Herbert Brown: The Anointed Stutterer

James Alexander Stewart was experiencing enormous success as an evangelist. By the age of 20, he was so sought after that he was preaching four or five times a day. He also filled his hours with evangelism in the streets and in homes. This was too much for a young man to handle alone. Stewart comments about his burden: I began to feel that I needed a co-evangelist to labor with me . . . My heart longed, also, above…

Leaving the Work Undone

One of the saddest notes in biblical history is found in the book of Joshua. The children of Israel were coming into the land that had been promised to them after 40 years of wandering in the wilderness. God had set everything up. He put dread into the heart of the people in the land, His usual pre-war tactic. He provided an able leader, Joshua. And He promised, and God’s promise is always enough. It was as good as done.…

By Faith Alone: The Conversion of Martin Luther

It was the moment he had been waiting for. His father was in the audience watching, as were his fellow monks. It was time for Martin to offer his first mass, and he was overwhelmed with the solemnity of the event. He led the congregation, saying, “We offer unto Thee, the living, the true, the eternal God.” Suddenly Martin froze. He couldn’t go on. He later wrote: “At these words I was utterly stupefied and terror-stricken. I thought to myself,…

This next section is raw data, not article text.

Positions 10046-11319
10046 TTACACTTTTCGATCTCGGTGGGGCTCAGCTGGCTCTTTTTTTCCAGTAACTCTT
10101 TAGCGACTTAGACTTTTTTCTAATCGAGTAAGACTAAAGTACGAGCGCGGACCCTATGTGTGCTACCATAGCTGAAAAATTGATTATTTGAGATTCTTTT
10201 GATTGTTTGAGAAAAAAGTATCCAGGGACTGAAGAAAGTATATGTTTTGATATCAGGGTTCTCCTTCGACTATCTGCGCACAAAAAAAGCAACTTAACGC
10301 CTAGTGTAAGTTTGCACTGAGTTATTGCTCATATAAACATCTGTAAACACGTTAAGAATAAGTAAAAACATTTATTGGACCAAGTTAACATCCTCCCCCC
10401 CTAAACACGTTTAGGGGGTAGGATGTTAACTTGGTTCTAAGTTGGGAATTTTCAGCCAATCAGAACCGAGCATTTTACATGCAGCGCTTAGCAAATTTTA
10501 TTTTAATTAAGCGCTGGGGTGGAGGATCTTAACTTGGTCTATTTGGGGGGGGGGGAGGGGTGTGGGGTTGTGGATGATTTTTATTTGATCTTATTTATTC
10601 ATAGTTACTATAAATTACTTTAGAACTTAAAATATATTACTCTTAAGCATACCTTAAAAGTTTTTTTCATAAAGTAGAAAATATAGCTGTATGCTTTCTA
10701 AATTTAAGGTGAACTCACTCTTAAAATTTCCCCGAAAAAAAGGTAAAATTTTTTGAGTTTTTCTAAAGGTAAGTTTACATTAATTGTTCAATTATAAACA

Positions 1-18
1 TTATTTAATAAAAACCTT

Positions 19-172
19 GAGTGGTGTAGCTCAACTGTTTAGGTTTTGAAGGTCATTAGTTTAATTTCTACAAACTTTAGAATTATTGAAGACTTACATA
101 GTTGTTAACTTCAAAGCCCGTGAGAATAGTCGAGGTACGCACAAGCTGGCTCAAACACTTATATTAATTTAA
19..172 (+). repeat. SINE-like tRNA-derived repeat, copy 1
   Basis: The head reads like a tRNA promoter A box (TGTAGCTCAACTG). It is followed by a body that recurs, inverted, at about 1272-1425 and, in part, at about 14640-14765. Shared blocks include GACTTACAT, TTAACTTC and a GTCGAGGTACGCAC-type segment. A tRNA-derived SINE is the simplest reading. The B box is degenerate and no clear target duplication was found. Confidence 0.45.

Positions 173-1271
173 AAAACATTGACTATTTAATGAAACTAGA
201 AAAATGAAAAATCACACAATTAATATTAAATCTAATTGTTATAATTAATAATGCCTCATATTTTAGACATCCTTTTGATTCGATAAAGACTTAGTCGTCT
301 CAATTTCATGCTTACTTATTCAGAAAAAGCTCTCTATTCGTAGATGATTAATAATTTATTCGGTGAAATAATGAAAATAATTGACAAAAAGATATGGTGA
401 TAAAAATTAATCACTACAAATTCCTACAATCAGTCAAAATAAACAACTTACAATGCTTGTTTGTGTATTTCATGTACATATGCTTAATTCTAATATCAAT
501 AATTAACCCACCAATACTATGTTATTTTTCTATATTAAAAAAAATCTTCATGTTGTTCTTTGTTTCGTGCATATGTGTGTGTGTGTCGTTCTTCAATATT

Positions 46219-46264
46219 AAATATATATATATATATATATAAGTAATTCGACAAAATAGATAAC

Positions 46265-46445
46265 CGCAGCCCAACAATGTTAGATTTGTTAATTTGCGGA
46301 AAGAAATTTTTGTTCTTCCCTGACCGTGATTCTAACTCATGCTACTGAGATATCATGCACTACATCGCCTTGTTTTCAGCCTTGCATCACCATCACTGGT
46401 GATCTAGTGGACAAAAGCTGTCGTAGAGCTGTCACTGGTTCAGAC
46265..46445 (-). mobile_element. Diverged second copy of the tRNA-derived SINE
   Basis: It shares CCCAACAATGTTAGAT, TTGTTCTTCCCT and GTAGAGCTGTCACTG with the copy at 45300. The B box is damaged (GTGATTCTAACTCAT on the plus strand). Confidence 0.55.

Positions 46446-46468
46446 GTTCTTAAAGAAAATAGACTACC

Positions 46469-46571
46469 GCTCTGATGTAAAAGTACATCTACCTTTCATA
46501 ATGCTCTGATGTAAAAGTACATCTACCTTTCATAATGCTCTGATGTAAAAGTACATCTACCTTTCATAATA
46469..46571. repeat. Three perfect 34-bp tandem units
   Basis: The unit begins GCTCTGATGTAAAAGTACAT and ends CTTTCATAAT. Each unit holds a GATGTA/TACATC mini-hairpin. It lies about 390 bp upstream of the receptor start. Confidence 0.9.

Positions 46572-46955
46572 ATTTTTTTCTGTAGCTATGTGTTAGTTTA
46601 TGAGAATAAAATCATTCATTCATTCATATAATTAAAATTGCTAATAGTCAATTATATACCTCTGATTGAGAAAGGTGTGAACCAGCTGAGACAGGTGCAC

15 Resolves for Maintaining Spiritual Balance in Severe Interpersonal Conflicts

The pain of interpersonal conflict may seem too acute to bear. Sometimes we see these conflicts erupt suddenly among families, or between church members, or at work or school. They may involve serious allegations that tend to rip people apart in ways that seem irreparable. In these most severe ruptures of confidence, when the necrosis of sin is eating up the lives of those involved, is it possible to rise above and maintain a spiritual composure? Certainly that must be…

Public Debate with Bart Ehrman in Seminaries: A Bad Decision